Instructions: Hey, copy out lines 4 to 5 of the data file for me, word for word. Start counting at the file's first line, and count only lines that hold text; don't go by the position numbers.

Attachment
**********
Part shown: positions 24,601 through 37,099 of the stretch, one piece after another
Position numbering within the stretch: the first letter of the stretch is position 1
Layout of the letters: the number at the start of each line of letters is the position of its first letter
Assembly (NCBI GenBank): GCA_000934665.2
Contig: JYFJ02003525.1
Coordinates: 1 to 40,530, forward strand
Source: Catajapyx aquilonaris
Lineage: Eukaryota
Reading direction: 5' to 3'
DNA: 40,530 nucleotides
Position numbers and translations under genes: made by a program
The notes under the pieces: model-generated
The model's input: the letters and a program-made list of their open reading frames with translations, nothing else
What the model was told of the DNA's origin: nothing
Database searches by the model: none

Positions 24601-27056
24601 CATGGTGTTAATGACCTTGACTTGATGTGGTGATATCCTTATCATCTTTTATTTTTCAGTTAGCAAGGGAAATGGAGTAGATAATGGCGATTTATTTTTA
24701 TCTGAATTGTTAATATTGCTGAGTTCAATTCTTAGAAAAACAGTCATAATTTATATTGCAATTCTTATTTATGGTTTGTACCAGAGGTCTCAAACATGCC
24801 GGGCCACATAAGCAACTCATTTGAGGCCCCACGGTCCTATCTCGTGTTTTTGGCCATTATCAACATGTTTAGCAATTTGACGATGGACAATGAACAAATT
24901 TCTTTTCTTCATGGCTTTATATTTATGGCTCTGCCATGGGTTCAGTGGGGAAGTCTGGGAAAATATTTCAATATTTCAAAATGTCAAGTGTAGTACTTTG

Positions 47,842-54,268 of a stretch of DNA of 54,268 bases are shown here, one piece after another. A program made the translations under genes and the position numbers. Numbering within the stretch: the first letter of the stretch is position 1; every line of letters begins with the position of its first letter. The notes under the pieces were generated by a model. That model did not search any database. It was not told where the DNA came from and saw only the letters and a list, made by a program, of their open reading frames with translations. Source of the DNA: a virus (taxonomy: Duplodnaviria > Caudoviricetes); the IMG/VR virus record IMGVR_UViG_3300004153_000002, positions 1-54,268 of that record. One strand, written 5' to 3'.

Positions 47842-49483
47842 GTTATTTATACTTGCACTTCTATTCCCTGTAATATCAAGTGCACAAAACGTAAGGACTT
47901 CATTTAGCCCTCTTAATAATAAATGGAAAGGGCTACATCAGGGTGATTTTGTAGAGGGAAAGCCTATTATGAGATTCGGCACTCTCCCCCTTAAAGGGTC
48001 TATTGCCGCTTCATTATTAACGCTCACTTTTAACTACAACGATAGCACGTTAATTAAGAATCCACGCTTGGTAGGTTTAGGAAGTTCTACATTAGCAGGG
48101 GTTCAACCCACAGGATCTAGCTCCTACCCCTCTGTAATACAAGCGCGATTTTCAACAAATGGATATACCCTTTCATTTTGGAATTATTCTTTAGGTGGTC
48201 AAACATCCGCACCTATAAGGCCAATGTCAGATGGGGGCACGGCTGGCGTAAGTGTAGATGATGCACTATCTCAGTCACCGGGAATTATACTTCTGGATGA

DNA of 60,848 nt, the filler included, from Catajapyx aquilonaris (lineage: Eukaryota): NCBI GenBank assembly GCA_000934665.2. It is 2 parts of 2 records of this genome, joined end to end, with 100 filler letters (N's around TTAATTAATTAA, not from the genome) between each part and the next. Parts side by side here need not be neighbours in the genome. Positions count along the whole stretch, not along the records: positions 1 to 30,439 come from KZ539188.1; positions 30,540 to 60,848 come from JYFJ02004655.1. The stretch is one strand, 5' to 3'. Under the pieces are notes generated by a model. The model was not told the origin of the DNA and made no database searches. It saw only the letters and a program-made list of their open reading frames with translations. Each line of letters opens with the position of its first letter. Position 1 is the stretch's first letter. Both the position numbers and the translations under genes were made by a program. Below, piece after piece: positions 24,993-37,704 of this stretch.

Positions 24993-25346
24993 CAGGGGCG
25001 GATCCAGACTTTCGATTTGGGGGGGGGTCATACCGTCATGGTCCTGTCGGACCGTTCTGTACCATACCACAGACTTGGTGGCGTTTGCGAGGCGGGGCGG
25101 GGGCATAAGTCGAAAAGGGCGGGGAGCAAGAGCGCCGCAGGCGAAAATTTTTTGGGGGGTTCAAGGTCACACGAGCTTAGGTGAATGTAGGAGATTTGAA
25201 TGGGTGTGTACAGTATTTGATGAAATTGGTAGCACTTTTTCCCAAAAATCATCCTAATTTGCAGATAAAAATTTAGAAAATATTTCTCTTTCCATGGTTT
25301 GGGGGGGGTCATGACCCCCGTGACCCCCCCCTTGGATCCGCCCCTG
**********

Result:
Assembly (NCBI GenBank): GCA_000934665.2
Contig: JYFJ02003525.1